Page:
Written by Safira Tafani Cholisi, Content Writer Intern Project Child Indonesia
Have you ever heard of the term Occupational Safety and Health (OSH)? As specified in the Promotional Framework for Occupational Safety and Health Convention, 2006 (No. 187), it aims to build a system that can guarantee the safety and health of workers in the workplace. OSH risks may present themselves in a range of forms, but a set of new emerging risks are brought about by the COVID-19 pandemic.
With the pandemic, the workplace becomes a new hotspot for possible virus transmissions. Mitigation measures to address this threat are altering the common methods and practices of workers. One of them is the transition to a work-from-home policy that aims to reduce the number of workers present on-site while maintaining work productivity through long-distance communication and coordination.
This transition is of course without its own challenges. Quarantine and work-from-home policies have observably seen new consequences of its implementation such as psychosocial risks and violence. Working from home without the familiarity of a workplace setting and its defining characteristics like work desk and colleagues can potentially lead to stress, anxiety, and depression. Domestic violence has also reportedly increased during the pandemic quarantine as one of the manifestations of psychosocial stress faced by workers.
OSH risks amidst the pandemic can be even more threatening for workers in developing countries. 80% of workers in developing countries are estimated to be exposed to global occupational hazards (Khan, 2013). With the prevalence of the informal economy sector, many do not have access to secure and guaranteed social safety nets, including healthcare. A number of individuals had to continue working in risky environments as they had no other options to make a living. At the same time, OSH framework development in developing countries continues to be ignored in policymaking (Nuwayhid, 2004).
The International Labour Organization (ILO) first initiated the World Day for Safety and Health at Work on April 28, 2003 to highlight the problems of occupational accidents and diseases as well as to promote its prevention. This year’s World Day for Safety and Health at Work adopts the title of “Anticipate, Prepare and Respond to Crises” and “Invest Now in Resilient Occupational Safety and Health Systems”, which calls for an immediate and proper response to OSH risks caused by the pandemic (World Day for Safety and Health at Work 2021, 2021).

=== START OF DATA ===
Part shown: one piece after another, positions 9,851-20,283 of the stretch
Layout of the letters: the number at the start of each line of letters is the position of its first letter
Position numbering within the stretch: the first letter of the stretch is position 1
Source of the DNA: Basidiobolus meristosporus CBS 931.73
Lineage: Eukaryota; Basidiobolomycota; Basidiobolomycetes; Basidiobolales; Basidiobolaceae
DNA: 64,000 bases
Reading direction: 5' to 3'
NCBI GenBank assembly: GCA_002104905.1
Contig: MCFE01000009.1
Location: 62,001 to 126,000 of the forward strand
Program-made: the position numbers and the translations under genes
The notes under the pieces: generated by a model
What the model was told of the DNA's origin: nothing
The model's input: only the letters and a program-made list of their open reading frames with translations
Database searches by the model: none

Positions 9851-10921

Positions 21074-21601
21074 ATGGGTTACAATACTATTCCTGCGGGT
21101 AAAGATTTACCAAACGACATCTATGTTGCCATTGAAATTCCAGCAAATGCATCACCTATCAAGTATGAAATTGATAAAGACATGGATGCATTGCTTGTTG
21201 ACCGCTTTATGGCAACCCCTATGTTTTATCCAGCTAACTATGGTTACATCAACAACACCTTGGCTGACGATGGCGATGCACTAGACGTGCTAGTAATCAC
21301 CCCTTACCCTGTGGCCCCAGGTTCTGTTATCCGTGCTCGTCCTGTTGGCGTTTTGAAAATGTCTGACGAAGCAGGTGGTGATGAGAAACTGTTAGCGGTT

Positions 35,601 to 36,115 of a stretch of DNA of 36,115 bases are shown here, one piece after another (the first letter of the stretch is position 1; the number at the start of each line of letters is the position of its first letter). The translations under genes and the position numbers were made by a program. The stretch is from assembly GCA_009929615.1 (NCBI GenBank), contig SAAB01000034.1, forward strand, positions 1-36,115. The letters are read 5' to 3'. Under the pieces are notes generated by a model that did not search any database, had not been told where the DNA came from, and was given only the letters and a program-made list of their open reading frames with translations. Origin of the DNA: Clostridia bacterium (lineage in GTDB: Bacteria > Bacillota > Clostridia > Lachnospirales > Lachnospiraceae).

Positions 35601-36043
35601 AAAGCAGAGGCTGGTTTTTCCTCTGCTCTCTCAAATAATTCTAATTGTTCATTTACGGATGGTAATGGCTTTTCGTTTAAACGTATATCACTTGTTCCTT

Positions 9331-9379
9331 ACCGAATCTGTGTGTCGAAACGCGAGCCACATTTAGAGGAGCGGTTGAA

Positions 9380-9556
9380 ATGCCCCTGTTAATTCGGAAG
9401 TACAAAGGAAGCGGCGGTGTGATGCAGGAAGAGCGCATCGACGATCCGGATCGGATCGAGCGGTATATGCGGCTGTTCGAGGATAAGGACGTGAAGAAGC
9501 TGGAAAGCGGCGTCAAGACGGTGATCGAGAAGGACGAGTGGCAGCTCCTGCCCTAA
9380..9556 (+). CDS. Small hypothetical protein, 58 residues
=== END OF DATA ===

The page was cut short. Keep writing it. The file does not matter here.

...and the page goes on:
As individuals, we can contribute to the prevention of OSH risks by being responsible to our own roles in the workplace. We can remind our colleagues, friends and family, and our surrounding environment to work safely and know one’s work rights. We can also contribute to movements and campaigns that call out and challenge unsafe and inhumane practices in workplaces. Additionally, we can exercise our right as a citizen to demand our government to provide policy and legal framework that can ensure the safety and health of workers.
As the pandemic continues to loom over, we can continue to collaborate with one another to do good and spread kindness as much as we can.
Khan, M., 2013. Developing a Safety Culture in Developing Countries. In: International Conference on Safety, Construction Engineering and Project Management (ICSCEPM 2013). [online] Islamabad. Available at: <https://www.researchgate.net/publication/276488208_Developing_a_Safety_Culture_in_Developing_Countries> [Accessed 27 April 2021].
Nuwayhid, I., 2004. Occupational Health Research in Developing Countries: A Partner for Social Justice. American Journal of Public Health, 94(11), pp.1916-1921.
International Labour Organization (ILO). 2021. World Day for Safety and Health at Work 2021. [online] Available at: <https://www.ilo.org/global/topics/safety-and-health-at-work/events-training/events-meetings/safeday2021/lang–en/index.htm> [Accessed 27 April 2021].